Thursday, 17 January 2008

Hook Lighthouse, Ireland

Two years ago an ancient sage of the light, a retired lighthouse keeper, took P-i-R up and down an Irish pride and joy. This again for the Irish damsels of Catalonya.


He smiles the group around and up
the anti-clockwise steps
inside the automated light of Hook

the oldest working light around he claims

and broadly beams.

There were three cells
built inside these walls,
these walls that are ten feet thick,
for Pembroke's monks
who were the keepers of the light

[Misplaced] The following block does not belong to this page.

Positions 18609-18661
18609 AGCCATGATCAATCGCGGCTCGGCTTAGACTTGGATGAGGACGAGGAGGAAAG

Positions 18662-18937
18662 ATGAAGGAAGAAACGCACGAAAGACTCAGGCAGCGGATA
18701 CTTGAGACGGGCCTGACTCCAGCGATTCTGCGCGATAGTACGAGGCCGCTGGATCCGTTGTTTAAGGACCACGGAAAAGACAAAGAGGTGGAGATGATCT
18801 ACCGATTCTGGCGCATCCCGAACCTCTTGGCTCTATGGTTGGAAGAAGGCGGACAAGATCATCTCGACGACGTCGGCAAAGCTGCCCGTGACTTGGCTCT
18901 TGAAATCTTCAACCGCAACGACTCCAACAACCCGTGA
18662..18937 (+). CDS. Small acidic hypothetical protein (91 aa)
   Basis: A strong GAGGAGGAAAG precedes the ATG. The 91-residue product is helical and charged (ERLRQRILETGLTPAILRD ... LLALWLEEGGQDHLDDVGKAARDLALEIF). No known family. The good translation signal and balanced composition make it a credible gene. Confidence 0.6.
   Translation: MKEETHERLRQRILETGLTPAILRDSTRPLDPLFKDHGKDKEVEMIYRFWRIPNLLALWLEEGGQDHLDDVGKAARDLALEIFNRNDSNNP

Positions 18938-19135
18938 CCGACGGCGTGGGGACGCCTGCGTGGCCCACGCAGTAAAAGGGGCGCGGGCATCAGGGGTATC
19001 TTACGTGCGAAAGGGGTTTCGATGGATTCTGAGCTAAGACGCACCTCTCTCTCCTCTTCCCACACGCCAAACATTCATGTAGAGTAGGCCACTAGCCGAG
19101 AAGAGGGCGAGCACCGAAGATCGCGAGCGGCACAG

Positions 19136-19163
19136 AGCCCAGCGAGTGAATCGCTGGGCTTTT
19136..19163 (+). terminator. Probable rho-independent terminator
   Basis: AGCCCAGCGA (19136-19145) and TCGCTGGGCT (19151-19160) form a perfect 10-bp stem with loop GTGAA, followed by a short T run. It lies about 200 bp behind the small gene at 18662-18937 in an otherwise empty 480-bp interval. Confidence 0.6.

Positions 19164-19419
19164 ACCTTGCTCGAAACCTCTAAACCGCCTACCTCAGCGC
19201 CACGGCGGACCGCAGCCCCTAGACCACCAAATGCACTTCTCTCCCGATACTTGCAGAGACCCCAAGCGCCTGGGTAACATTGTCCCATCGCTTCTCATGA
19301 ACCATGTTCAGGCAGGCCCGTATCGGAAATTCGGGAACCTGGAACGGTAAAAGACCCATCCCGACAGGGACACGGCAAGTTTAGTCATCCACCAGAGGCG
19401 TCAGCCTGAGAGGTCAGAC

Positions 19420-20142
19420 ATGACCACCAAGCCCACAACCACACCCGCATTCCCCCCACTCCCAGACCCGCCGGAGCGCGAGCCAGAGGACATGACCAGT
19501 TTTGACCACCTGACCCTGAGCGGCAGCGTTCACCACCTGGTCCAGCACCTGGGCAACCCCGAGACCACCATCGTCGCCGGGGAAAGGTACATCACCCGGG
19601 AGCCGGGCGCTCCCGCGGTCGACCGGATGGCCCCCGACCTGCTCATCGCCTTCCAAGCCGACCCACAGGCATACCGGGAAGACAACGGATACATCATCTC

yes, monks from Wales
humped countless bags of coal
up to the roof to fuel the flames

and light the point of Hook.

Out there is the graveyard
of the thousand ships
and over there by Crook

was Cromwell

not here by Hook he beams
once more and sharply sparks
his match across and
down the wall -

where it flares and leaps.

He brings the leaping light
adeptly to the bowl

descends the steps
inhales the dreams.

c- Gwilym Williams (this poem, which won one of those unbiquitous handsome cash prizes, will appear in P-i-R's first collection 'Genteel Messages')

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